- Employees who fear returning to work. Understand that many employees may be apprehensive about returning to the workplace as the pandemic continues, and employers should be prepared to engage with employees to address these concerns and elicit whether an accommodation is required under company policies or otherwise advisable under the circumstances. While “mere fear” is not a disability requiring accommodation under the ADA, it’s important to note that an employee with, for example, an anxiety disorder that could be exacerbated by taking public transportation during the COVID-19 pandemic, may require accommodation. Furthermore, if an employee has a reasonable basis for not believing the workplace to be safe, taking adverse employment actions against the employee could raise retaliation concerns under workplace health and safety and other labor laws.
- Develop an ADA-compliant procedure for employees to seek accommodation. Prepare a response for requests for continued remote work and other accommodations based on the essential functions of the job, not based on discriminatory factors or the personal preferences of line managers. Employers should not make decisions or adopt blanket rules about who can return to work based on a protected characteristic, such as age or a known or suspected disability or health condition. Employers can, however, encourage workers to self-identify (without requiring detailed information) if they have special circumstances or vulnerabilities that may require accommodation or consideration in the return- to-workplace process. In each case, the approach should be individualized and not based on assumptions about the employee.
Update policies to reflect expanded availability of flexible and remote working, new leave policies, and other changes
- Employers may either allow or require some employees to continue working remotely due to safety concerns or to reduce the costs of operating an office. Employers should carefully consider their state and local tax nexus and apportionment computations and should continue to monitor state guidance regarding COVID-19 relief. For example, on March 30, 2020, New Jersey’s Division of Taxation issued guidance temporarily suspending its rule that work-from-home employees trigger corporate income tax nexus, specifying that the nexus relief will apply during the periods that employees work from home as a result of closures due to the COVID-19 outbreak and/or the employer’s social distancing policy.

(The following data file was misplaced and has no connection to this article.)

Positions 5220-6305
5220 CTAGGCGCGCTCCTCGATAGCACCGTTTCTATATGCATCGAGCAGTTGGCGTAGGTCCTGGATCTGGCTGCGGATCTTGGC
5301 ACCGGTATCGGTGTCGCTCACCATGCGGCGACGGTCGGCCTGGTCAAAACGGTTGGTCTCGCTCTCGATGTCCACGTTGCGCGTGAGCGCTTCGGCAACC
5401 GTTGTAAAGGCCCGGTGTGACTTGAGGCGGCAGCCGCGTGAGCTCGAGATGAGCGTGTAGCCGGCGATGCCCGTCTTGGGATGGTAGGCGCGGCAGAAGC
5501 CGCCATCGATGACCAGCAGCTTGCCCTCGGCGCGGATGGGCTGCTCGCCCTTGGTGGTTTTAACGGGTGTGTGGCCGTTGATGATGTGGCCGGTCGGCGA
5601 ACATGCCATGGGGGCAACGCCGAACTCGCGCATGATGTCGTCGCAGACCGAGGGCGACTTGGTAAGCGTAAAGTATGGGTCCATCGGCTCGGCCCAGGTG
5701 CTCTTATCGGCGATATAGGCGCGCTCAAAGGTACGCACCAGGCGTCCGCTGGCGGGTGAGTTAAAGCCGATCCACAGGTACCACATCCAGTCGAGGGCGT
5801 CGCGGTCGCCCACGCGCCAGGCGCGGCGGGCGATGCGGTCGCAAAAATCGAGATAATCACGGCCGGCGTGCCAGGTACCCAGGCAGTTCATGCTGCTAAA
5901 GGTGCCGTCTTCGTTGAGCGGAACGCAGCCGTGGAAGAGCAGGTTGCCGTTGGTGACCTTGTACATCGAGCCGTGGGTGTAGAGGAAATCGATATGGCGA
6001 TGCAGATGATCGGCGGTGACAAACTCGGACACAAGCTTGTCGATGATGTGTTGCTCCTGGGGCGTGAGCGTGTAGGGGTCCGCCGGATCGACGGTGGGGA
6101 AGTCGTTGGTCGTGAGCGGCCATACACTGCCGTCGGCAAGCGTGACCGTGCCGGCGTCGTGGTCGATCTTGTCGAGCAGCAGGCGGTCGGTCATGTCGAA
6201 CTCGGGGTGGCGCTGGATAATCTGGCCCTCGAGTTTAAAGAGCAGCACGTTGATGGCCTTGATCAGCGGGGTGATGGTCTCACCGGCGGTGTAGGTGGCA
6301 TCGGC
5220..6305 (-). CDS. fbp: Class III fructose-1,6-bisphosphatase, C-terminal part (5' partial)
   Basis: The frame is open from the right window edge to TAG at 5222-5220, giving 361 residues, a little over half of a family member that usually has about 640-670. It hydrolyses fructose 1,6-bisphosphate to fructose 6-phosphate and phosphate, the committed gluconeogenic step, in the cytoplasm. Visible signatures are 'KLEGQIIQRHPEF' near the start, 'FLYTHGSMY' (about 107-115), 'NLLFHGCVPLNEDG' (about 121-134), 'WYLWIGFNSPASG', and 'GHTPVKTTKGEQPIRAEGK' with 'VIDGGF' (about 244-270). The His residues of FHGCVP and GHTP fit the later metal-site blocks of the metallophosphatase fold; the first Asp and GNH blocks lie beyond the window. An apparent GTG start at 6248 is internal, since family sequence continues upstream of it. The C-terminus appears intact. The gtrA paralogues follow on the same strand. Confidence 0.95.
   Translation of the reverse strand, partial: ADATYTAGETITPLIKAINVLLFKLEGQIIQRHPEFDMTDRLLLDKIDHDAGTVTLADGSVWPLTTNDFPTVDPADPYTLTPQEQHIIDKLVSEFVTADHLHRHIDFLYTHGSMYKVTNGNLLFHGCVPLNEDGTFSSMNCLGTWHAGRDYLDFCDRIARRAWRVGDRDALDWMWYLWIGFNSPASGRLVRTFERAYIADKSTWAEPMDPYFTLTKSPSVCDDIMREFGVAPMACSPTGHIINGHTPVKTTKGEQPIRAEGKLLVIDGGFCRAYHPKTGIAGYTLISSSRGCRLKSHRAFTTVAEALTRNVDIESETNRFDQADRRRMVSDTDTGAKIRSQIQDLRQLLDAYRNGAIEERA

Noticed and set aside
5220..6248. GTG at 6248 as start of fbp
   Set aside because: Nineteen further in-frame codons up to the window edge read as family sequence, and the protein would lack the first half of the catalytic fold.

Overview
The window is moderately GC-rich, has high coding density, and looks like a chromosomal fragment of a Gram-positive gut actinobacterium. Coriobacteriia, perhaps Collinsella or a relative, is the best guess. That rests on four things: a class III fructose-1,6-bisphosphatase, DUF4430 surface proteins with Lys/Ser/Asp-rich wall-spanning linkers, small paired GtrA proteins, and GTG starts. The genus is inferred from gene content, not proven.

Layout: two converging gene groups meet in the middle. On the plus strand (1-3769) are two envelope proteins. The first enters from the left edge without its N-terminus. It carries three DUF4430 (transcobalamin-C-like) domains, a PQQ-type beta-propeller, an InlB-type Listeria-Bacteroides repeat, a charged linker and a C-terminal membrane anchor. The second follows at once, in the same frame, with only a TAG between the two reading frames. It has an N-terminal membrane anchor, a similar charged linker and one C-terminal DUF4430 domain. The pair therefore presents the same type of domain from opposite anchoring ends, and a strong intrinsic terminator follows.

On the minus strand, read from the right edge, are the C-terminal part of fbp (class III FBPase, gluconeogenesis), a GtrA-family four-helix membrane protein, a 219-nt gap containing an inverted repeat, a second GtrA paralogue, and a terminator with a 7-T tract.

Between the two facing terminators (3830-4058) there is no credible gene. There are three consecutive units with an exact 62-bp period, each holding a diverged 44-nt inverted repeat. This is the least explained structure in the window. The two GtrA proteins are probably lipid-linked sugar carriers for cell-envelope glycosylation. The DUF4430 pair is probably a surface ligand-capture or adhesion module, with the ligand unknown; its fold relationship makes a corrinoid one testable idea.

- Update policies to reflect the full range of leave options available to employees, and ensure that managers are familiar with new leave policies. Employees may be entitled to leave benefits under the Families First Coronavirus Response Act (FFCRA), Family and Medical Leave act (FMLA), state and local paid sick leave laws, and company paid time off policies. Retaliation against employees for using FFCRA leave is prohibited.
- Update HR and benefit plans, policies and procedures. Evaluate what hiring, onboarding & training processes will need to change in order to ensure social distancing. Evaluate whether benefit plans need to be updated to reflect changes in law. For example, the CARES act permits 401(k) plan amendments to allow more permissive loans and withdrawals.
Plan for the future
- Plan for the next closure. While it’s not a welcome thought, the workplace may need to close again in the near or long term due to COVID-19 or other health emergencies or due to natural disasters or other adverse events. Update the company’s business continuity plan based on lessons learned from the recent experience of closing on relatively short notice, and plan ahead for future closings.
- Update succession plans. Identify successors in the event any HR or management team member is sidelined.
- Vaccines. Consider whether to require (and, if permissible to require) or provide vaccinations once a vaccine is available.